The following book review of The Exorcist: The Fortieth Anniversary Edition will have mild Spoilers** that will end with the story review and the start of a fine press book review of each of the Holy Trinity: The Exorcist signed and limited editions by Gauntlet Press, Lonely Road Books, and released this year, in celebration of the 50th anniversary of this iconic masterpiece of horror and paranormal suspense, Suntup Editions.
I have a favorite! But now back to the The Exorcist: The Fortieth Anniversary Edition book review!
For those who have read The Exorcist, but not the revised edition, I highly encourage you to take up the endeavor.
On September 27, 2011, The Exorcist was re-released as a 40th Anniversary Edition in hardcover, paperback and audiobook featuring new and revised material. Of this edition, Blatty wrote:
“This will have a touch of new material in it as part of an all-around polish of the dialogue and prose. First time around I never had the time (meaning the funds) to do a second draft, and this, finally, is it. With forty years to think about it, a few little changes were inevitable — plus one new character in a totally new, very spooky scene. This is the version I would like to be remembered for.” [Suntup.press]
From the eerie and ominous opening of the book, we touch on foreshadowing and evil and duty for Father Lankester Merrin, as he meets with a dear friend.
An ancient Assyrian idol of the demon Pazuzu has been found at Merrin’s archaeological dig in northern Iraq.
And this creepy and poignant chapter, the sweat that runs from the elderly Jesuit priest in the full light of the sun spilling over the desert, bespeaks an impending battle, and what may be strife in the spiritual battleground and the physical one.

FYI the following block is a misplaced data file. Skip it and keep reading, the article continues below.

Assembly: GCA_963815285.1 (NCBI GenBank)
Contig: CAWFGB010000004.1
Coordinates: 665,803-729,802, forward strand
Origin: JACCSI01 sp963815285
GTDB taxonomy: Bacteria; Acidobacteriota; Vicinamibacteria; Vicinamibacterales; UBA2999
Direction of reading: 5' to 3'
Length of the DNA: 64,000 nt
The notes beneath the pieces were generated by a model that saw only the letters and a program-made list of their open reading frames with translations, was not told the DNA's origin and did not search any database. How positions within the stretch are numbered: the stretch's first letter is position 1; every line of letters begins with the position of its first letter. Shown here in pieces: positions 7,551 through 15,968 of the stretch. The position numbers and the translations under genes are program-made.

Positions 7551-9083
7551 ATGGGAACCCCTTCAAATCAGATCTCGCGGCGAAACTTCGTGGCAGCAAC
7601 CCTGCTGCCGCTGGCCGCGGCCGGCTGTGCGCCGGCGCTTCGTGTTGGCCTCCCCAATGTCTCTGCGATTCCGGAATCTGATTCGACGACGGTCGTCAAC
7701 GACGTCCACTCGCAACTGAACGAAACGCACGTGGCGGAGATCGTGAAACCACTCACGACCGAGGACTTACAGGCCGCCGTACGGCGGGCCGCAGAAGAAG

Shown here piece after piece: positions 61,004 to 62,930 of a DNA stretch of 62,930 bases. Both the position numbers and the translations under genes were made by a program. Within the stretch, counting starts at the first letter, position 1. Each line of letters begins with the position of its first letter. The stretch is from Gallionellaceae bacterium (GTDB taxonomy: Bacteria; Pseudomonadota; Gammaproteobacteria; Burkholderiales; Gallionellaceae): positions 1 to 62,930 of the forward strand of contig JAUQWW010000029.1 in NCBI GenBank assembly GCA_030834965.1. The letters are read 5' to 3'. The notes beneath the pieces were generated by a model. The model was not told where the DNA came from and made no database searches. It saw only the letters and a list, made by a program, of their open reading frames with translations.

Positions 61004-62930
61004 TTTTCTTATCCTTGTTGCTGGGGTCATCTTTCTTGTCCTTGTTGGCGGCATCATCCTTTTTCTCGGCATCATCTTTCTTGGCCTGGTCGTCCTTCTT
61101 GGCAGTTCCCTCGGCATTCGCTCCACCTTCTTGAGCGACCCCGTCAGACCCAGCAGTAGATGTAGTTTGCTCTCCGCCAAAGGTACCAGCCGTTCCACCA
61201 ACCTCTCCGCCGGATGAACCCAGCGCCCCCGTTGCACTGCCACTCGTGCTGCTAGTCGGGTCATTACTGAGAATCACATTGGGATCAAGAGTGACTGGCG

He must leave his dear friend and go back to the US. Some goodbyes are heartbreaking.
Blatty leaves Merrin behind for much of the book and focuses on a little girl named Regan in Washington D.C.
She is possessed; there is no spoiler there, folks.
Blatty was originally inspired by the story of the demonic possession of a child in the 1940s.
Regan, the eleven-year-old daughter of Chris, a movie actress residing in Washington, D.C. for a film, lives in a creepy old house overlooking a terribly long and narrow stairway outside.
The murder of Chris’ producer, who is found at the bottom of the stairs with his head turned all the way around – quite unnaturally – begins an investigation into the family in the house.
Welcome one of the most fun detectives in fiction: Lt. William Kinderman!
He is an older man, who is jovial, polite, and so very sly and intuitive with regards to human behavior and reactions.
Because the film producer was murdered after he was in Chris’ home, Kinderman has no choice but to thoroughly investigate every occupant of the house, as well as the visiting Jesuit priest Father Damien Karras, who he befriends in part for company and in part to get information out of him.
This is a thrilling, and at times humorous, cat and mouse game, as the two speak and meet again and again.
Meanwhile, Chris, an atheist, is upset as her daughter quickly dissolves before her into what she thinks is multiple personality disorder.
Regan speaks in other languages, lashes out at her doctors, is shriveling away physically, and even makes her entire bed tremble, as if there was an earthquake.